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Colin de Grandhomme retired, but whose loss is it anyway?

Colin de Grandhomme retired, but whose loss is it anyway
4.9/5 - (13 votes)

Colin de Grandhomme retired? Many have made lasting headlines in the great game of cricket, especially the all rounders. You can’t get over what Sir Sobers achieved. You relish what Jacques Henry Kallis managed in a long long stint at the highest level.

You are keenly following the career of Ben Stokes just as you followed Andrew Flintoff’s.

You mourned Andrew Symonds’ passing.

But what do you do with Colin de Grandhomme? How do you analyse a career that had so much potential but maybe not the legs to go the long way?

The broad shouldered, bruising Kiwi has been one of the most talented, if not the most widely successful cricketers to embrace the sport in recent times.

And he did so with an unfazed dedication that cared little for shenanigans and had everything in the world to do with quiet focus.

It was just the thing that made Colin de Grandhomme- 29 Tests, 45 ODIs and 41 T20Is- against his name stand out.

Which was impressive because how can one stand out despite not featuring in fifty contests in any format of Cricket?

But this was Colin de Grandhomme, the man behind the long mane and the long numbers in Test match cricket; his unbeaten 120 against the Proteas kept New Zealand in the fight in a contest where there was little left to play except pride.

At the Hagley Oval, South Africans belted hosts New Zealand on way to a 198-run win.

Only de Grandhomme’s workhorse like dedication and sturdiness with the bat stood out for the Tom Latham side.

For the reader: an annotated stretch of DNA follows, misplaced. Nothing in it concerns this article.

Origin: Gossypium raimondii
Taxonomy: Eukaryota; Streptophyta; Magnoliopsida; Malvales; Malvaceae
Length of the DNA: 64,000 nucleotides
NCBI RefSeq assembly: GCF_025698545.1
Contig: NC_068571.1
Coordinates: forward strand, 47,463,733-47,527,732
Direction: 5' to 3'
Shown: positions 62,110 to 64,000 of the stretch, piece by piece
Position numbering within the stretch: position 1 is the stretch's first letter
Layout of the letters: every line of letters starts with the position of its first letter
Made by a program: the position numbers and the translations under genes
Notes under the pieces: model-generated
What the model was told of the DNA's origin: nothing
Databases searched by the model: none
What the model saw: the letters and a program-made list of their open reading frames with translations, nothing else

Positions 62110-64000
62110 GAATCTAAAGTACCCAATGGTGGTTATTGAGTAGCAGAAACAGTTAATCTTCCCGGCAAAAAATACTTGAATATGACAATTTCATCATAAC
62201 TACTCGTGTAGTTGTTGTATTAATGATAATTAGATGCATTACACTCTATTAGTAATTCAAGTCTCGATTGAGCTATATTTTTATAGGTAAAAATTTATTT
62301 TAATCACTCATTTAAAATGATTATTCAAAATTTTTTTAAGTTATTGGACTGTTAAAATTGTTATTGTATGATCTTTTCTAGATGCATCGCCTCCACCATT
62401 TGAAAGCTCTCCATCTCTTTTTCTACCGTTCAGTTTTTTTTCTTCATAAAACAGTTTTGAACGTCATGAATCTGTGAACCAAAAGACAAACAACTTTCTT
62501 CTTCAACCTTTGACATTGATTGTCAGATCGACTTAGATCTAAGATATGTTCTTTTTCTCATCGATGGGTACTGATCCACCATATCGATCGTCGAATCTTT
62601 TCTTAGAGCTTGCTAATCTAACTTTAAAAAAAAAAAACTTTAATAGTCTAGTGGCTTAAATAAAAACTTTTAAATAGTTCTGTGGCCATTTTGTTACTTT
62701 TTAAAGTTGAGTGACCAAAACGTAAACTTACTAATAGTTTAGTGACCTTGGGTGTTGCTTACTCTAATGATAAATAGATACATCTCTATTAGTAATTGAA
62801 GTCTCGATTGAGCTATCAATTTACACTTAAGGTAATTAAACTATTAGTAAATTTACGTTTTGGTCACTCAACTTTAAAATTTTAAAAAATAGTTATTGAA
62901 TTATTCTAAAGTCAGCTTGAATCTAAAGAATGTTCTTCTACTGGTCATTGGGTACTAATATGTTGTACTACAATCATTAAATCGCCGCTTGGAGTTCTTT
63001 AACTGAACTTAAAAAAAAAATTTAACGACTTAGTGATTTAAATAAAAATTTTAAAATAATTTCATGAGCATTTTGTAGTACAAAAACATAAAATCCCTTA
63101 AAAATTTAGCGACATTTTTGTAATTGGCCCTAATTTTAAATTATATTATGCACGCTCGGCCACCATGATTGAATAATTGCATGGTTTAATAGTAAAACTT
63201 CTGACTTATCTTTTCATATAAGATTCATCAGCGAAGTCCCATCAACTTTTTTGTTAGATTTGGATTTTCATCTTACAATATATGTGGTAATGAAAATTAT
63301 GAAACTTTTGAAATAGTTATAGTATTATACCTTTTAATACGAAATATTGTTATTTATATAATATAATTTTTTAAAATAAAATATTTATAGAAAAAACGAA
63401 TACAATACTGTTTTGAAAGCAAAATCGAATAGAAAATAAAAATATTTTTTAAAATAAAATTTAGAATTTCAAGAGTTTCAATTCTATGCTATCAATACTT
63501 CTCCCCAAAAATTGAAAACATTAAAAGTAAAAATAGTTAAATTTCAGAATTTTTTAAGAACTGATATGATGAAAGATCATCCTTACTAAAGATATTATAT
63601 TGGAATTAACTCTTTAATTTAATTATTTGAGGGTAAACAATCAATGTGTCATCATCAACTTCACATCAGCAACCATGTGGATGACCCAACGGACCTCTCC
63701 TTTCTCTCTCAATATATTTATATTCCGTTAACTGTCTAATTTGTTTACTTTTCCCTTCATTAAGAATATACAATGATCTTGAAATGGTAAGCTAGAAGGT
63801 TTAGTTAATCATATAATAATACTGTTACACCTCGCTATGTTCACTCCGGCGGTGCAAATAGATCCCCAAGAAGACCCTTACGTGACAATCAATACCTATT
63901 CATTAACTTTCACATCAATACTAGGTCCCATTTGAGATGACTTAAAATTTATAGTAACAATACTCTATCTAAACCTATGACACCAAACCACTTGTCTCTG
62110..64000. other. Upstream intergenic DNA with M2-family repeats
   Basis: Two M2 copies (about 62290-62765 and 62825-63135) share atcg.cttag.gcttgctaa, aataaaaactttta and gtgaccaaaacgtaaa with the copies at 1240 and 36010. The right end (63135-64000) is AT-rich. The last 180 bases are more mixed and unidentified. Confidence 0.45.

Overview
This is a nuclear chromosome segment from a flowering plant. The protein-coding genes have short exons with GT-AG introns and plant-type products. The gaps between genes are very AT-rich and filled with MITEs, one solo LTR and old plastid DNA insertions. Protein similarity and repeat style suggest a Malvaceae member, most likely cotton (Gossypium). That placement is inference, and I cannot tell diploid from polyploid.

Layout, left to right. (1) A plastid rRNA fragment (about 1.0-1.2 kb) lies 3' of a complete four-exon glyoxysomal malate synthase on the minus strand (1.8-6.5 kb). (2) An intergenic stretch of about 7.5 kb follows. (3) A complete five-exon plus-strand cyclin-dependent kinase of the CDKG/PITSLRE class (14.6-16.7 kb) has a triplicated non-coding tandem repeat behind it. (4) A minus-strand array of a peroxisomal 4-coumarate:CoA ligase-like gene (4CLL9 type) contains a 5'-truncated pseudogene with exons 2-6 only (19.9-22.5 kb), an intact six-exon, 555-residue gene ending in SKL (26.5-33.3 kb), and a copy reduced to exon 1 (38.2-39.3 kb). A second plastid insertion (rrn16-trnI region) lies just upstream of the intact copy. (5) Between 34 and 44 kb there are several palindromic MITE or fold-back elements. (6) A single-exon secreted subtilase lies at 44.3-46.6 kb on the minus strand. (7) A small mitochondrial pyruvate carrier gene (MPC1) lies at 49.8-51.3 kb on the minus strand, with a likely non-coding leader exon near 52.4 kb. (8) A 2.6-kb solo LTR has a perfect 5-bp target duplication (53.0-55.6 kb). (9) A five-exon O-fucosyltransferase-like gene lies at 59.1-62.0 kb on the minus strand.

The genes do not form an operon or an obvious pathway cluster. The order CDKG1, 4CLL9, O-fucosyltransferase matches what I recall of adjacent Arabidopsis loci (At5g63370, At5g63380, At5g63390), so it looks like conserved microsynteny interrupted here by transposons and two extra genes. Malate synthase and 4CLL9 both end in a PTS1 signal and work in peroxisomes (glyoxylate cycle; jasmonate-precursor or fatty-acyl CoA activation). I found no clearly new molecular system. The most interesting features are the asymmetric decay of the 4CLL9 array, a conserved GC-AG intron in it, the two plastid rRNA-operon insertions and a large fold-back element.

But if it could be said, Colin de Grandhomme’s most memorable- if not the greatest- cricketing moment came during the Kiwis’ win over India in the World Test Championship final of 2021.

His contribution was that of 13 runs off thirty deliveries in what obviously was a five over stay at the Rosebowl wicket.

But then a passerby does not use every tree as a spot under which one can rest; there are some whose very presence lends an air of calm and grace.

As did Colin de Grandhomme’s, whom none sledged, none derided and one absolutely didn’t hear back anything untoward from in all these years.

He was, and may remain, as a gentle but not exactly a giant of cricket, albeit a talent that had potential to achieve giant milestones.

What’s rather baffling, and that is actually the word in this context, is just how the lanky, good natured all rounder featured in only 74 contests (Tests +ODIs. That’s when he debuted back in 2012, which doing simple schoolboy math suggests is a decade in the sport’s top flight?

Did New Zealand under utilise him? Did Colin de Grandhomme under represent himself?

Regardless, it’ll always perturb perhaps the die-hard Kiwi- and we know them as the quiet ones who aren’t fanboys- that the right hander ends 1 shy of 50 Test wickets.

In some ways, de Grandhomme also represented a changing cricketing culture, where a lot was saved for shorter league games and franchise series’ and maybe not so much for national duties after all.

Which is why it makes sense to view the big hitting powerfully-built right hander call time on a career that could have perhaps been better utilised instead of experiencing tremors called “workload” management.

The nice-natured batting all rounder had to plead to the cricket board of New Zealand to release him after a lavish deal with BBL attracted Colin de Grandhomme’s attention.

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Regardless, it is a loss in a sense to that public that loved seeing Corey Anderson but had to deal with the powerful talent wielding the mic, not the cricket bat. It’s a sort of blow to that audience that has to see a horribly underrated and perhaps even underachieving Jimmy Neesham, who gladly is still around.

But maybe it’s not a heartbreaking moment after all for one to deal with de Grandhomme’s international retirement from Black Caps duties.